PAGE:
The Tinker Board 3 will be integrated into industrial applications such as HMI automation controllers, self-service kiosks, digital signage, and other IIoT applications. The company will also offer PP-101W-3568 and PP-156W-3568 capacitive touch panels respectively 10.1- and 15.6-inch models to help with integration into products. Additional information may be found on the product page.

Via ASUS EW23 press release and Liliputing.

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ROCK Pi 4C Plus

10 Replies to “ASUS unveils Tinker V RISC-V single board computer, Tinker board 3 SBC with Rockchip RK3568 SoC”

  1. Interesting to see another vendor abandonning the RPi form factor. I think that this stupid constraint which has plagued many boards for a decade by limiting their connectivity is now behind us, and vendors will start to make boards that suit their customers’ needs. That’s good.

    1. There are many advantages to standard layouts, most deviations (this included) are too specialised to get more flexibility.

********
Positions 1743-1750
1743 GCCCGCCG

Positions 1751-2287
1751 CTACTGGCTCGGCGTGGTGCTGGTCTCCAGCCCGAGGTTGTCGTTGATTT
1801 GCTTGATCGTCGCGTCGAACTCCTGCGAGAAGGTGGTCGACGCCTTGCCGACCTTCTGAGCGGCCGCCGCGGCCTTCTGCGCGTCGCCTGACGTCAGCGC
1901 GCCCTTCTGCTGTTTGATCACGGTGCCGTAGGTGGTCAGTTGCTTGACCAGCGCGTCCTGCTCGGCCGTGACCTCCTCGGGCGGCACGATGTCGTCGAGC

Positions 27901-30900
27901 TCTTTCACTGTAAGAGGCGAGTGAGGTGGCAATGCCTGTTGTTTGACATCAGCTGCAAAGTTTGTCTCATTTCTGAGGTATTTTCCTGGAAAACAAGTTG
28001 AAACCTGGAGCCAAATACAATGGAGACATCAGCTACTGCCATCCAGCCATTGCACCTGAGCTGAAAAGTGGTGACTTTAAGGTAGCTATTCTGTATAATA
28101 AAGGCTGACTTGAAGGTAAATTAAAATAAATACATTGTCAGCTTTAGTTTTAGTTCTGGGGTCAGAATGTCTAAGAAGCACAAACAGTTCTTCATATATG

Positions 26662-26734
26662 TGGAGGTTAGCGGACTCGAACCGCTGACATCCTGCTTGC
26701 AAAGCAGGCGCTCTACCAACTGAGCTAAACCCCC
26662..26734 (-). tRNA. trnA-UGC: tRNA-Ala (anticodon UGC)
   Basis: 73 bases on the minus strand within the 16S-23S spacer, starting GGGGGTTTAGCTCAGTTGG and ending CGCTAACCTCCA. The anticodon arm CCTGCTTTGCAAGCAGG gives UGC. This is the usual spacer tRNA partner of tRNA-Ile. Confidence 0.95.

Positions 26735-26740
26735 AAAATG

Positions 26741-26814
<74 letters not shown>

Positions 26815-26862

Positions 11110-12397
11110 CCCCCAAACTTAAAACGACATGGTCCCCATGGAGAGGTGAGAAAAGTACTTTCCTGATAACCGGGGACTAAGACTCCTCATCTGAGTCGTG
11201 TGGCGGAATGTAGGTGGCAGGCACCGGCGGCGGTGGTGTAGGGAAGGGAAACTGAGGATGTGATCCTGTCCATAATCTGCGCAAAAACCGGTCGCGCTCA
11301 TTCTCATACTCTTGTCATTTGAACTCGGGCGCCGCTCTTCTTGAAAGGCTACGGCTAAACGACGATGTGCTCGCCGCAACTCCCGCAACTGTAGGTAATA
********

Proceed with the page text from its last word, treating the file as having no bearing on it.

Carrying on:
What we really need are a few carefully assessed firm factors, not hundreds of variations.

      1. There are advantages to standard ones, yes, when they’re properly thought. Rpis cannot be placed side by side because they need connectors on two adjacent sides. You cannot even place them inside a larger enclosure for the same reason. Most standard designs (like pico-itx) use only one side so that the board can be placed inside any enclosure to form a final product.

  2. If this is like ASUS earlier Tinker Boards expect to only ever have support for an old smelly SOC vendor kernel. The Tinker Edge R still only has support for v4.4.194 kernel and the Tinker Edge T is in even worse shape!